In this module, we are going to learn the definition of a glacier and what role they have in our environment. This will familiarize you with glaciers which usually can be found in extremely cold countries or climates. The following are the key points that we will be learning in this module:
- What are glaciers and what are their roles in our environment?
- How do glaciers form?
- The different systems that exist in a glacier.
Glaciers usually start as snow. Over many years, continuous accumulation of snow on the ground is packed together to form a massive and solid rock of hard ice. This happens when a pack of snow stays stagnant for a prolonged period of time, eventually turning into solid ice.
Glaciers have a great role in our environment as they are a main part of the water cycle. Glaciers are also a part of our water reserves, like other bodies of water, and contribute as sources of water when they melt in the warm season. Though glaciers were formed over a long period of time and are usually massive, they can melt down in just a few years.
As we are seeing nowadays, glaciers are also responsible for the rising sea levels in many parts of the world. This is due to global warming, which is a part of climate change. The increase in temperature results in the massive melting of glaciers that leads to increased sea levels.
Glaciers not only contribute fresh water to our oceans but also help by letting denser salt water subside, which is where Thermohaline Circulation takes place. It is an important process in providing heat to polar regions. This makes the climate on those regions habitable for certain form of animals like penguins, seals, etc. This is also a big reason why scientists and experts are able to have bases in polar regions and can survive the lethal freezing temperatures of the area.
One of the biggest problems with glaciers melting is that it significantly alters the sea levels because glaciers hold a massive amount of water. There are also many other functions of glaciers in our environment. For instance, they are responsible for the cold air that tropical countries experience from December to February every year.
We need to define the meaning of a system in a natural environment so that we can give a definite example of it. A system is a set of related components that work together through interlinked processes.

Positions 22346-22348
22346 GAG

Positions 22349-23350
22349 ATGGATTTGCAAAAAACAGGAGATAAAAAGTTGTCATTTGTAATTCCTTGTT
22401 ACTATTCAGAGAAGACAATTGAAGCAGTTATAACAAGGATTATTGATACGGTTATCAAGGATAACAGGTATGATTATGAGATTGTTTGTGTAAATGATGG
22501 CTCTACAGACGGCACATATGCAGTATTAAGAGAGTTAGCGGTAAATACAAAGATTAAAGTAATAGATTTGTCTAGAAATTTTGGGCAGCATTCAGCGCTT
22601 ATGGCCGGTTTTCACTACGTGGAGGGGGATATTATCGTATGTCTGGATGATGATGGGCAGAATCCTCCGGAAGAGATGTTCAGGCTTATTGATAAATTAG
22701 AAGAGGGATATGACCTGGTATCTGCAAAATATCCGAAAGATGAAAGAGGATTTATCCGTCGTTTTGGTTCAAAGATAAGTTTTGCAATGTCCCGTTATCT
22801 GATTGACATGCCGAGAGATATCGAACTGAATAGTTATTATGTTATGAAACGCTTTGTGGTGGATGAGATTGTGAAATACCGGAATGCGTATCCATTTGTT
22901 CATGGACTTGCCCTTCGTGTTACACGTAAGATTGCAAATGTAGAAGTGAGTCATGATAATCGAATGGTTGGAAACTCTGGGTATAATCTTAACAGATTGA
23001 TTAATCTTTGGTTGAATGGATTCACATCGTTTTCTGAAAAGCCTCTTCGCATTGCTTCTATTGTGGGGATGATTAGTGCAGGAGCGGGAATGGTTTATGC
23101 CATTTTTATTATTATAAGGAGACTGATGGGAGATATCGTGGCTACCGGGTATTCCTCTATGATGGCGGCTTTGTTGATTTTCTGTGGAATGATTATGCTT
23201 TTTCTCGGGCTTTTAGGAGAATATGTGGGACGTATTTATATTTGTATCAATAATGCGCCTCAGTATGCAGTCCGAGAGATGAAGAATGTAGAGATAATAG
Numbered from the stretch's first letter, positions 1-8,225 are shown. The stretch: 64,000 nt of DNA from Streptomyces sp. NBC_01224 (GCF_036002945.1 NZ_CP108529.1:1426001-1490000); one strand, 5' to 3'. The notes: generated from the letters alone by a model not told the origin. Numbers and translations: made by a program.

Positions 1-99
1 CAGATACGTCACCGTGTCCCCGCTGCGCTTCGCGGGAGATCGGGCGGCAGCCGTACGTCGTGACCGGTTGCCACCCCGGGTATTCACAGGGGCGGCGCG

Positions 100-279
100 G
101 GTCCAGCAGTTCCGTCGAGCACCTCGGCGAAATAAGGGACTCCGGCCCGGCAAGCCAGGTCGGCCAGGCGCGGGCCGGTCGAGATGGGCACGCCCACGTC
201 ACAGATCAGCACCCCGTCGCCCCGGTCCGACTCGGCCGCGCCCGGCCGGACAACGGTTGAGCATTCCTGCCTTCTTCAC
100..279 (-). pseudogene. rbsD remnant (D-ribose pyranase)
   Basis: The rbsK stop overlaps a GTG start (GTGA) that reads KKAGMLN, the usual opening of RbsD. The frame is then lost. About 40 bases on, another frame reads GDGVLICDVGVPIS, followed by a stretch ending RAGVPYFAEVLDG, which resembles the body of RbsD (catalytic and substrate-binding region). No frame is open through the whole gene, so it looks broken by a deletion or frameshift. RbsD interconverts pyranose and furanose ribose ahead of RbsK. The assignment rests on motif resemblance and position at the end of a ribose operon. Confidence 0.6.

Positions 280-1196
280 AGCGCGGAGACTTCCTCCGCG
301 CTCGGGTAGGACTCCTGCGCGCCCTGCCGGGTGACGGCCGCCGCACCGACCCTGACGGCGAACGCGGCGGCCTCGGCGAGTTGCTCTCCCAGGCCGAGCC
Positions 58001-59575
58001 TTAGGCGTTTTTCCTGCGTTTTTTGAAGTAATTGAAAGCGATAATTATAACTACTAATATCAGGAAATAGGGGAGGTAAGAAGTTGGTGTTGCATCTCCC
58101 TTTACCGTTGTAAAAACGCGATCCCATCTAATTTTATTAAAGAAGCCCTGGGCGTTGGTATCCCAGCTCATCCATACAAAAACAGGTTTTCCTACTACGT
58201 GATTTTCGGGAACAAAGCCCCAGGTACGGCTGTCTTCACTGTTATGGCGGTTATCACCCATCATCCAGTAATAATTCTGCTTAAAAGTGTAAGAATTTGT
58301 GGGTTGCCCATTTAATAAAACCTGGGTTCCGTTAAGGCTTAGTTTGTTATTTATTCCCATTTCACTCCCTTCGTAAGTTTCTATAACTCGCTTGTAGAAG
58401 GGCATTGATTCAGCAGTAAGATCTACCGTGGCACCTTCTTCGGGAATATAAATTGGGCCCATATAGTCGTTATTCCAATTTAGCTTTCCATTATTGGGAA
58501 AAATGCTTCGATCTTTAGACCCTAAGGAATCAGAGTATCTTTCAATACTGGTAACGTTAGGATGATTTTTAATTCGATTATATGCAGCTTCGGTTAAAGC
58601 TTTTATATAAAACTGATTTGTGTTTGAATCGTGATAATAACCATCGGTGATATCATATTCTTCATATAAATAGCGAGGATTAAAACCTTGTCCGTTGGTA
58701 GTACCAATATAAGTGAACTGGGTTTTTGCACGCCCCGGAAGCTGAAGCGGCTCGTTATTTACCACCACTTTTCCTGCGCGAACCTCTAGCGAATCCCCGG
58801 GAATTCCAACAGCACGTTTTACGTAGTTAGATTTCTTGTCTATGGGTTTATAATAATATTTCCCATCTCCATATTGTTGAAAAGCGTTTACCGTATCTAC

There are several systems that can be found in glaciers such as:
- Ablation – the reduction of snow or ice from the facade of a glacier. The ice from the glacier turns into a liquid which eventually flows to different bodies of water.
- Accumulation – the gaining of mass in a glacier; that mass is usually found at the top of the glacier. The mass that a glacier gains through accumulation is generally much greater than the mass that it loses through ablation, however, because of global warming this system is severely altered and massive packs of ice in the glaciers have not been replenishing like they used to.
- Sublimation – a solid state of water (ice) is transformed into a gas without undergoing the process of melting. It usually takes place in an extremely cold and dry environment.
- Store – a system’s component where mass is kept. In glaciers, water is stored beneath the surface of the ice and eventually releases through the process of ablation.
- Isolated system – anything outside of the system scope is not affected by the system. In other words, there is no input or output.
- Closed System – the relocation of energy inside and outside of the system’s scope.
- Open System – matter and energy can be relocated from the system throughout the area of scope into nearby places.
- Albedo – a quantity of radiation that comes from the sun that is then reflected by the surface of the earth. It is an important factor in maintaining climates, especially in polar regions.
- Dynamic equilibrium – input is equal to the output which is how stores stay identical.
- Fluvioglacial – landscapes that are produced by the melted portions of glaciers.
- Periglacial – an area that exists in very cold surroundings. One example of a phenomenon that occurs in this type of environment is permafrost. A permafrost is a bulky facade of soil that stays frozen all year round and usually takes place in polar regions.
Some Examples of Glacial Inputs
- Precipitation in the form of hail, snow, and rain – this is very common in the northernmost part of the hemisphere, the polar region. This precipitation is the root cause of the buildup of glaciers in the area.
- Sediments in the form of ice, snow, and soil – these are experienced whenever ablation happen or there is melting of ice in a polar area.
To conclude, there are many systems involved in glaciers and it is useful to know all of them even though most of us do not live in polar regions. Although we do not live near them, these glaciers play a significant role in our climate and global sea levels. They are also a great water reserve, one that we may need to use if our water systems are ever on the brink of running out due to climate change.